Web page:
Trivandrum is a city. Maybe not as big as the metros or many other state capitals, but still big. We too have our young, hep crowd, what with the Technopark Software people and professional colleges etc. Pretty young girls drive their Marutis and Hyundais nonchalantly through our crowded streets.

Archana gives a grateful, shy smile. “Oh, teacher, that’s nice. But I have enough; I am happy with it.” She pauses. “Teacher, can I ask you something? Jayashree-” Archana points to the other girl who was picking up garbage a little away - “Jayashree's situation is much worse. She is an orphan and has only old grandparents. She is actually staying in a hostel for poor students. Other than whatever concessions she gets, she manages by taking tuition. Not much, but a little something, you know.” P and Archana are silent for a while, watching Jayashree. “I sometimes share my dresses with her. Do you think you can give a few to her? She is fair and pretty. She would look nice in good clothes”.

Parvati has a reputation for a tough, no-nonsense teacher. She is also a much loved teacher, that I know. She has that fierce commitment to her work, to her students. Many are the instances when she has fought to protect the students in her college, where rioting and clashes are quite common. I have seen the sparkle in the eyes of her students, the way they run up to her, the way they crowd around her and babble. I am proud of her. I am privileged to say I am Parvati Teacher's husband.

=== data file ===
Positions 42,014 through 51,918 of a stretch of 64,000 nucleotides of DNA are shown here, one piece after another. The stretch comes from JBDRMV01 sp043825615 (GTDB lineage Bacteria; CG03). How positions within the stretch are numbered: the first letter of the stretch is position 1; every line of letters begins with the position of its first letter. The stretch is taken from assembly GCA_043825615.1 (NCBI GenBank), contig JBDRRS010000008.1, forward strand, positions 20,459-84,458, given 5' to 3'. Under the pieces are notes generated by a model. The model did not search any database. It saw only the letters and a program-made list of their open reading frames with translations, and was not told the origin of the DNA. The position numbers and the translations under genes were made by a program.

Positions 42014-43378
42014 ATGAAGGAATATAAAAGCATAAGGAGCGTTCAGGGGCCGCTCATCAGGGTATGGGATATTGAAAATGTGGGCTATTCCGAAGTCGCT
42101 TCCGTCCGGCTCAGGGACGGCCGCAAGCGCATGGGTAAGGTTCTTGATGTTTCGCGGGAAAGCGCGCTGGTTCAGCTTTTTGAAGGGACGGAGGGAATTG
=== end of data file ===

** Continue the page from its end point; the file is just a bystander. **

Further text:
I pat P. You are a good girl, I tell her. K looks at us and grins happily. We silently munch our cake.

I am nobody to talk in length about Mahatma Gandhi. But, like I told Sujata, the only reason I would call myself an Indian is that Gandhiji too was one. And then – there are many others like Archana too. Sometimes one cannot help feeling good about life.

************** Balachandran, Trivandrum 05.10.2009.

Saturday, October 3, 2009

The Reunion

If you ask me if I remember Thankamoni, I would say yes, because she is there sitting on the ground among other children in our Class group photo of 4th standard, in 1966. I see those soulful eyes, looking solemnly at the camera. In the next year,during the summer vacation of 1967, Thankamoni died. I remember vaguely that she died falling into the waters of the canal, in an epileptic fit. I left Palakkad sometime in July 1968, while in the 6th standard.